Thermal shock testing also called temperature shock testing or temperature cycling exposes products to alternating low and high air temperatures to accelerate failures caused by repeated temperature variations during normal use conditions. The transition between temperature extremes occurs very rapidly during thermal shock testing, greater than 15 °C per minute. Alternatively, temperature cycle testing uses slower rates of change between high and low temperatures. The failure acceleration rate for thermal shock testing is determined by the Coffin-Manson equation as previously discussed in DES’s blog article Temperature Cycling Testing: Coffin-Manson Equation.
Equipment with single or multiple chambers may be used to perform thermal shock testing. When using single chamber thermal shock equipment, the products or samples remain in one chamber and the chamber air temperature is rapidly cooled and heated. This usually results in a slower rate of change in the product response temperature as the entire chamber must be cooled down and heated up. However larger products can be tested in single compartment chambers. Some equipment uses separate hot and cold chambers with an elevator mechanism that transports the products between two or more chambers. This results in a more rapid rate of change in the air temperature. However, there is a limit to the size and weight than can be put in a chamber with an elevator mechanism. DES has both types of chambers for thermal shock testing.
Specialized test chambers are needed to perform a HALT. Typical HALT chambers are shown in Figure 1. The specification for HALT chambers is typically the following:
Liquid nitrogen (LN2) is used to cool the air temperature in HALT chambers. This allows for very rapid temperature changes of 60°C per minute and a cold temperature extreme of -100°C.
HALT chamber heating is provided by high power resistive heating elements that can produce changes of 60°C per minute and a hot temperature limit of +200°C.
Delserro Engineering Solutions (DES) was honored to be featured in a recent article discussing the capabilities of engineering testing companies. The article highlighted the benefits, in terms of both design and cost, of adequately testing designs, preferably as early in the process as possible. It also discussed the ins and outs of partnering effectively with a reliability testing facility.
The goal of this article was to teach product developers how to get the most bang for their testing buck; a goal that aligns perfectly with DES’s philosophy. No matter what your testing needs are, be they HALT, HASS, or other environmental or stress tests, DES is able to help you design and implement the most comprehensive and accurate test possible. As always, our client’s success is the source of our satisfaction. Continue Reading Delserro Engineering Solutions Featured in Desktop Engineering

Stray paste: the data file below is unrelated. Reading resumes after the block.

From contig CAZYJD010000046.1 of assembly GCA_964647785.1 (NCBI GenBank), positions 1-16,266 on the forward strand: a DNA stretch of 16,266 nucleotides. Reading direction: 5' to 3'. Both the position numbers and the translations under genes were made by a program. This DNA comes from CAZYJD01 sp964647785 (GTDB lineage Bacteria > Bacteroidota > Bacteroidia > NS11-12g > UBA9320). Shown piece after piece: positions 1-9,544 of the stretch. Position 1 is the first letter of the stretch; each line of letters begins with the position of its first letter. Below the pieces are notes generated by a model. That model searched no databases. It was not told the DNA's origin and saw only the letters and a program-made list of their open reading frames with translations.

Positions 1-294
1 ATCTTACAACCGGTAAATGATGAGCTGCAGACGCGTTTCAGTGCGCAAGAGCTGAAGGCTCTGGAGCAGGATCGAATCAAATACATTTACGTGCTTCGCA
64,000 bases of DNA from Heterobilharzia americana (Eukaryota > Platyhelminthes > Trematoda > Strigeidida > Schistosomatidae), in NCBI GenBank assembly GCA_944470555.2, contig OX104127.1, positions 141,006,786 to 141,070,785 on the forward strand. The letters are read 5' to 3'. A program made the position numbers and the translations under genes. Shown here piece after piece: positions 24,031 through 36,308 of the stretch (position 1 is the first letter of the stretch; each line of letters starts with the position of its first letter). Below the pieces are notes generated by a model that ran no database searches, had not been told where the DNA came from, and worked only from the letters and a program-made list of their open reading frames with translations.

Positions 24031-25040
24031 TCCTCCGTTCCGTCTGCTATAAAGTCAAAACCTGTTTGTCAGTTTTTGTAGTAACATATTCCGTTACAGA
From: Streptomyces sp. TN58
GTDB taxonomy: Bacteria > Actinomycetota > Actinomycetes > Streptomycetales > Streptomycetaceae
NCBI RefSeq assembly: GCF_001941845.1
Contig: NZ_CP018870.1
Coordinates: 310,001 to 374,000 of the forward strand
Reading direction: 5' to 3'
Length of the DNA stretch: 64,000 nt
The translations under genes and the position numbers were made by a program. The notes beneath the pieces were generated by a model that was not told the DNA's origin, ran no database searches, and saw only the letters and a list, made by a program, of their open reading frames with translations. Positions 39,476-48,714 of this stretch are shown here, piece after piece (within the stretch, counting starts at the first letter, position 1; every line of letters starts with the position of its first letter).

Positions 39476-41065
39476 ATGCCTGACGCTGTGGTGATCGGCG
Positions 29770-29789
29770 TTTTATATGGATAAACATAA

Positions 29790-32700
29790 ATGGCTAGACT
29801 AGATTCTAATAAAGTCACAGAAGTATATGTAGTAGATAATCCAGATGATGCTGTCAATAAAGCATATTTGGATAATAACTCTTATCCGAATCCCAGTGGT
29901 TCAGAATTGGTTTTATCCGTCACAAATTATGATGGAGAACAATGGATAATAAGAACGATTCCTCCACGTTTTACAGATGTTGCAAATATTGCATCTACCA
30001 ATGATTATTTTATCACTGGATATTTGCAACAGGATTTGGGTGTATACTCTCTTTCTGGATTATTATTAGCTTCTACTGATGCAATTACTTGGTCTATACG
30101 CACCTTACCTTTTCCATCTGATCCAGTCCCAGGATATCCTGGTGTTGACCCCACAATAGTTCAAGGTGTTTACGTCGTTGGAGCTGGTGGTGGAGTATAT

DES added another larger AGREE Chamber to perform Combined Temperature and Vibration Testing. This gives DES additional capability to perform combined environmental testing on larger products. DES has performed Combined Temperature and Vibration Testing on car engine sensors, helicopter sensors and outdoor heavy industrial products. Some of the test specifications include MIL-STD-810 and General Motors GMW 3172.
The Equipment Capabilities Are:
- Combined shock or sinusoidal, random, mixed mode vibration and temperature
- Temperature range from -80°C to +180°C (-112°F to +356°F)
- Temperature rate of change up to 20°C/minute
- 9 cubic feet interior work space, cvo
- We completed a Pyroshock test on our Mechanical Impact Pyroshock Simulator (MIPS) on equipment that will fly into outer space.
- On the other end of the altitude spectrum, we completed environmental testing of components that will be used in submarines to MIL-E-917. MIL-E-917 is a military specification for Naval shipboard electric power equipment.
- In the middle of the altitude range, we performed combined temperature and vibration testing on sensors that will be used in automobile engines to specification GMW 3172. GMW 3172 is a General Motors Specification for electronic component durability.
The following is a sample of some additional testing projects we have completed recently:
This article discusses the reliability challenges of switching over to lead-free solder and the test methods used to demonstrate reliability, written by Gary Delserro and published in Evaluation Engineering Magazine. Click on the link to download the article in PDF, Lead Free Solder Reliability Issues & Test Methods.
Environmentally friendly is a term rapidly invading the electronics industry.
The electronic industry will be facing great challenges over the next few years as the solder used in electronic products is migrating toward lead-free. This is being driven by mandates in Europe such as Waste Electrical and Electronic Equipment (WEEE) and Restrictions of Hazardous Substances (RoHS) and similar ones in Japan. There also is a great deal of pressure in the US to do the same.